Two Salt Lake County sheriff's investigators were at FBI headquarters Tuesday morning comparing notes with about 20 Ted Bundy experts from around the country.

And Salt Lake police detective Jim Bell - in charge of investigating a number of unsolved killings and disappearances in the 1980s - went along, apparently to observe.Sheriff's detectives Jerry Thompson, who investigated Bundy in the 1970s, and Dennis Couch, who interviewed Bundy Jan. 23, one day before the killer was executed in the electric chair, are meeting with investigators from around the country.

Nicknamed the "Bundy Summit," the meeting is intended to clarify information surrounding dozens of unsolved killings in several states.

"They're trying to get all the information that everyone has straightened out so we can figure out what (Bundy) actually did so people won't be using him to close homicide investigations that they shouldn't," said sheriff's detective Capt. Bob Jack.

In Utah, the confusion is over whether Bundy was responsible for eight Utah murders or five, which is what Bundy told an FBI special agent.

"That one FBI guy said there were 8 cases in Utah," Jack said. "We want to see if that's just talk or if there is something to it. Dennis never got that information from Bundy."

Bundy, 42, was executed for the murder of 12-year-old Kimberly Leach of Lake City, Fla. He had also been sentenced to die for the murders of two Florida State University sorority women.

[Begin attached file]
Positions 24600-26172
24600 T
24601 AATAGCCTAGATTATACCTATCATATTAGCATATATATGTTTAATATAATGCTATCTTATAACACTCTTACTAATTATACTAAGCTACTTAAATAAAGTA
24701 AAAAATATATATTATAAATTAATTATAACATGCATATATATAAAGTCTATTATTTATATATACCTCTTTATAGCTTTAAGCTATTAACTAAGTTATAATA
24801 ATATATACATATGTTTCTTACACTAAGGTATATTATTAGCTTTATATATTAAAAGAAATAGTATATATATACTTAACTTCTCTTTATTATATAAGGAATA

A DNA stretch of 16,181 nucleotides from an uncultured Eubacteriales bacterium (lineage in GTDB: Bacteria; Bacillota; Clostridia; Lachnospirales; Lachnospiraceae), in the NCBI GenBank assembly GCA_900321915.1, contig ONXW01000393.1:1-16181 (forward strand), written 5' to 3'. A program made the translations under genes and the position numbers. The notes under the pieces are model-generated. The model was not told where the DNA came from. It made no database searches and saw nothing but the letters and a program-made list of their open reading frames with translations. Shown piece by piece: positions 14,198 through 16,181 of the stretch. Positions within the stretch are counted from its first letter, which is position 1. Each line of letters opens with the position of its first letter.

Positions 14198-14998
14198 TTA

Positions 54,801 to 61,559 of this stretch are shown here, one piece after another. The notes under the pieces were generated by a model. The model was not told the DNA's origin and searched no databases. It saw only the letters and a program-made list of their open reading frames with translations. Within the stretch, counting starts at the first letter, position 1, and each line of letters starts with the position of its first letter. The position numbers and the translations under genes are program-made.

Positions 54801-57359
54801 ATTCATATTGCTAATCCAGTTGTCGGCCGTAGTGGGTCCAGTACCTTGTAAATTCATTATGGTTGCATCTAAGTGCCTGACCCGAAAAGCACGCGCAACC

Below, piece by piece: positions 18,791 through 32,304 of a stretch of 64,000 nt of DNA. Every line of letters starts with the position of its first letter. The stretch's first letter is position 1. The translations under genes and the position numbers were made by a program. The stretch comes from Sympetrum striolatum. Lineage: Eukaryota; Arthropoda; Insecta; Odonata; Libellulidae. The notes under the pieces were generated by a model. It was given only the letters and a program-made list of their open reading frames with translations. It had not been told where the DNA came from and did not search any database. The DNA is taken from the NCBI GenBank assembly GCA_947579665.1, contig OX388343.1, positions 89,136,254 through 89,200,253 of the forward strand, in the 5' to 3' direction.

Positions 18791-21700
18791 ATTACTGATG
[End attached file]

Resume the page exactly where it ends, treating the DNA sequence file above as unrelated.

Before the execution, Bundy met with detectives from several states and confessed to more than 20 murders.

In his interview with Couch, Bundy gave information about where he disposed of the bodies of Debi Kent, 17, Bountiful; and Nancy Wilcox, 16, Holladay. Both girls disappeared in the fall of 1974.

From the interview, detectives were led to believe that Bundy was also responsible for the deaths of Melissa Smith and Laura Aime, both 17, whose bodies were recovered weeks after they disappeared in the fall of 1974.

Hours before his execution, Bundy told a Florida prison official where Utah authorities could find a third body, believed to be that of Sue Curtis, 15, who disappeared from a youth conference at BYU.

Said Jack, "We're sure Bundy was responsible for those five: Kent, Smith, Aime, Curtis and Wilcox."

Kent's body is believed to be in Sanpete County. Wilcox's is believed to be in Garfield County, and Curtis' is believed to be in Carbon County. Searches have been hampered by cold weather and frozen ground conditions.

Salt Lake County Sheriff Pete Hayward said it's possible that Bundy could be responsible for three more homicides in Utah, including that of Nancy Baird, 23, who was kidnapped from a Davis County service station in July 1975. Bundy, however, has denied involvement in that case.

Bell's superior lieutenant and major were not exactly sure why he was in Quantico. Bell's sergeant had not returned phone calls by press time.